The hills are alive. . .

Earlier this month, the day of “The Simpsons Movie” premiere in Springfield, I overheard a conversation while I was having a maple cookie at Jamie’s on Main, a bakery and sandwich shop in the center of Stowe. The exchange occurred between a married couple who were somewhere in their mid-50s. Based on the brochures and the map of Vermont they had spilled like playing cards onto their table before them, it was evident that they were visiting our fair state. The following is a rough transcript of their dialogue.
HE: We could always go to naked town.
SHE: Naked town?
HE: You know, that town around here that lets you walk around naked.
SHE: Brattleboro? We are not going to drive all the way to the southern part of this state so you can look at naked people.
HE: You’d look, too.
SHE: No. We are not driving to Brattleboro.
HE: Then what? We’ve already been to Ben & Jerry’s.
SHE: We could try to find where they’re showing “The Simpsons Movie” tonight.
The two of them then turned to me, and the fellow asked if I knew where the film was having it special premiere that evening. They had heard that Vermont was hosting some exclusive preview. Springfield, I told them … the name of the town in which the Simpsons live. Springfield.
SHE: Isn’t that in Massachusetts?
ME: We have one, too.
HE: Is it far from here?
SHE: It can’t be any farther than your big idea that we go all the way to naked town.
Sometimes my heart goes out to everyone in Vermont who works to promote travel and tourism. We have a state that is spectacularly beautiful and pretty carefully preserved, but it doesn’t have a lot of theme parks. That means it doesn’t appeal to everyone. Moreover, Vermont is perceived in some quarters as an idyllic, pastoral throwback: Green mountains, red barns, white church steeples. Cows. Lots of cows.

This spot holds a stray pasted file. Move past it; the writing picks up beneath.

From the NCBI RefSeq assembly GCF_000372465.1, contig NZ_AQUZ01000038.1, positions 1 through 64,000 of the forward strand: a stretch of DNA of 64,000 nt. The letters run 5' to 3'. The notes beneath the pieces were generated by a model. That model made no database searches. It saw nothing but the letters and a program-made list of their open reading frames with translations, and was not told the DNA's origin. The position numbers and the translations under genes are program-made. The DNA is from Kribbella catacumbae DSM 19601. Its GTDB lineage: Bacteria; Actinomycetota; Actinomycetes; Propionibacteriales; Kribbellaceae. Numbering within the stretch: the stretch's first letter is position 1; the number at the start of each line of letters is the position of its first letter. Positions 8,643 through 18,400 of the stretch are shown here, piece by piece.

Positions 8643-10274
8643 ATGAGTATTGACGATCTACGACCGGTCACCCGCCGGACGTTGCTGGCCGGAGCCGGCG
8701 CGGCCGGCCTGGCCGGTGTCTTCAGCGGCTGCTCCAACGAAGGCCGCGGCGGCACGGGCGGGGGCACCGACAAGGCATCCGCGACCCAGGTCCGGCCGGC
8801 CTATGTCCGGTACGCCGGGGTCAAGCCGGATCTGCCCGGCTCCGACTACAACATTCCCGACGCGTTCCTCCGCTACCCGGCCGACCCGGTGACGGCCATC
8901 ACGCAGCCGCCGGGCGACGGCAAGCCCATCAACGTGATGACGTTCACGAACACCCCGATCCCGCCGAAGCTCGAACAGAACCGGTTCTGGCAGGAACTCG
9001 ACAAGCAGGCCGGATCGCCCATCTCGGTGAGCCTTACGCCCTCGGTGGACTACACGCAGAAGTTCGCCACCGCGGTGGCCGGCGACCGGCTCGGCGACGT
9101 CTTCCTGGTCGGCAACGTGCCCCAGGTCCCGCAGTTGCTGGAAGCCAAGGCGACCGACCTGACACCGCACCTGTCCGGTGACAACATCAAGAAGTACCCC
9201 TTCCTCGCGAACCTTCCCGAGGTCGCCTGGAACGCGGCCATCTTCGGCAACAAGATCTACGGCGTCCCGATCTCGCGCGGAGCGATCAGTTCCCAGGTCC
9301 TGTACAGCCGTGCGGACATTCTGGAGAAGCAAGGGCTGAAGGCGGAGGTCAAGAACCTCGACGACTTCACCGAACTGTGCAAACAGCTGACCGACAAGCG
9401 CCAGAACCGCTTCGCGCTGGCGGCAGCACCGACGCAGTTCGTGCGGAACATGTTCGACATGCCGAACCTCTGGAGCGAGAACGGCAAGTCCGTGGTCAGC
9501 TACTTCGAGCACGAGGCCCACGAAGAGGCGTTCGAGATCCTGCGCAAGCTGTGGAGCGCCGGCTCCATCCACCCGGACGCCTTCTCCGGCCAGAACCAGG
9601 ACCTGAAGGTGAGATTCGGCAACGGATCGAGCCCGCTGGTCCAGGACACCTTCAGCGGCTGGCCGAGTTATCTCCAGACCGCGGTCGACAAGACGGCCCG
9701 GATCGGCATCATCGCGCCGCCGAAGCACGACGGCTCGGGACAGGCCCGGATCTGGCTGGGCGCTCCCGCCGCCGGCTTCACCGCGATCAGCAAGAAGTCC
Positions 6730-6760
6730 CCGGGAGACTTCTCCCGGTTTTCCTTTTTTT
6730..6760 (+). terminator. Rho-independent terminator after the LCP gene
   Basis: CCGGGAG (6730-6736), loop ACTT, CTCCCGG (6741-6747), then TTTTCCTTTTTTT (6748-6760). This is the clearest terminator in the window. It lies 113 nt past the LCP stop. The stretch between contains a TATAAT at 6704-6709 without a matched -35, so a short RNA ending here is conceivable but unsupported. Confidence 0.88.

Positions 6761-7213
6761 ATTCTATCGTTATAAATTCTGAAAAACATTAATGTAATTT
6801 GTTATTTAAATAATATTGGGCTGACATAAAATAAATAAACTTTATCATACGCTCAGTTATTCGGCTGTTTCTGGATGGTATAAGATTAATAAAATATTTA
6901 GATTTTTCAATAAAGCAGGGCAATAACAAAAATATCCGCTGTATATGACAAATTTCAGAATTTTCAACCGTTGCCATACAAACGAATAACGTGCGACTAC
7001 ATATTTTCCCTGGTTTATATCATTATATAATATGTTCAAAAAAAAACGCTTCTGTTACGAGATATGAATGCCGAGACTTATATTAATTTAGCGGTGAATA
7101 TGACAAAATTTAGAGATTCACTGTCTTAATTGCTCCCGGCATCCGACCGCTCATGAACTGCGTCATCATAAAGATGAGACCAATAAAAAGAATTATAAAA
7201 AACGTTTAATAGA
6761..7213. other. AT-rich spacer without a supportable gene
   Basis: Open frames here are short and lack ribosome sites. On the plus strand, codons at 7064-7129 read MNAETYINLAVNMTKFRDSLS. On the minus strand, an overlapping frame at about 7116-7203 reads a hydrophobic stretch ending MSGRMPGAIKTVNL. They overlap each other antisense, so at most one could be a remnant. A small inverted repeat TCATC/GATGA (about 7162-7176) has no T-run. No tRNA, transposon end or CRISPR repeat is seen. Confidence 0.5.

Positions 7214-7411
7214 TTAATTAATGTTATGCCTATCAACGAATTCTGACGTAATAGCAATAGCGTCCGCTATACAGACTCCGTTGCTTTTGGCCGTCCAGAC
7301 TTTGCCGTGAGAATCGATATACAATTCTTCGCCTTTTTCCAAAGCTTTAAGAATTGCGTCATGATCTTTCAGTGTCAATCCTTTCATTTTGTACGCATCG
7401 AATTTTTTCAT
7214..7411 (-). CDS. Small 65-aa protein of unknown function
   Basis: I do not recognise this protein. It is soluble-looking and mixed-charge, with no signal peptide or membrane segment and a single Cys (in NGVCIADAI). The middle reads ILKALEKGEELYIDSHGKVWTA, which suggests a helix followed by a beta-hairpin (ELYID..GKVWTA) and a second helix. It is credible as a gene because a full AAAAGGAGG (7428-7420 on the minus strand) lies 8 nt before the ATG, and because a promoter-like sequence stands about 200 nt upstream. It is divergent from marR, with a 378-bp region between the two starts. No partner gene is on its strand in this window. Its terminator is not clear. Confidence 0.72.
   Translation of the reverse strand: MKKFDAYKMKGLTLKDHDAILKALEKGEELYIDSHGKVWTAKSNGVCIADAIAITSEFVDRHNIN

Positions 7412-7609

In others, it is considered an eccentric backwater that spawns hippie ice cream and rusted-out Subarus. A place with something called naked town. (It is probably no coincidence that when Brattleboro isn’t receiving media attention for its tolerance of public nudity, it is being featured because of its annual Strolling of the Heifers festival and parade every June.)
We are known far and wide for phantasmagorically beautiful foliage in the autumn, and for maple syrup — though a sizable percentage of the world hasn’t a clue that the sap runs for but weeks a year in the spring, and all that boiling occurs in March and April. (When I was in Los Angeles earlier this year, a completely sincere individual told me she had always thought the sap ran in the fall because the leaves were dying, and they changed color because they no longer had sap in them.)
In any case, I introduced myself to this couple at Jamie’s and learned they were from Ohio. They were visiting Maine, New Hampshire and Vermont, and this was their first trip to any part of New England other than Boston. I took the liberty of unfolding their map for them and showing them a variety of places they might want to visit on a sunny Saturday in the middle of July. I went as far to the south as the Justin Smith Morrill homestead in Strafford, and as far to the north as the Burlington waterfront and the ECHO Center. I also told them about my favorite places in Stowe.
And, yes, I told them they might enjoy a trip to Brattleboro someday, but not necessarily to see naked people.
The man’s response? “Then why? Is ‘The Simpsons Movie’ premiering there, too?”
(This column originally appeared in the Burlington Free Press on July 29.)

Chris Bohjalian

Chris Bohjalian is the author of nineteen books, including his forthcoming novel, The Sleepwalker. His other novels include the New York Times bestsellers Midwives, The Sandcastle Girls, The Guest Room, and The Double Bind.

One thought on “The hills are alive. . .

  1. FrozenMadness? says:

    A town of tolerance? Brattleboro? Well, I guess all that parading around sans clothes probably Doesn’t happen much in the winter. Brrrr! Those Vermont winters! So cruel. (But maybe it does). I never fail to marvel at all the people who, when confronted with snow, ice and sleet (not to mention deadly, freezing waters) wish for nothing more than to remove all their clothes and pretend to be a polar bear. Me? I’d just as soon keep my experiences of Vermont Frostiness confined to pints of Ben’nJerry’s Chubby Hubby.

Comments are closed.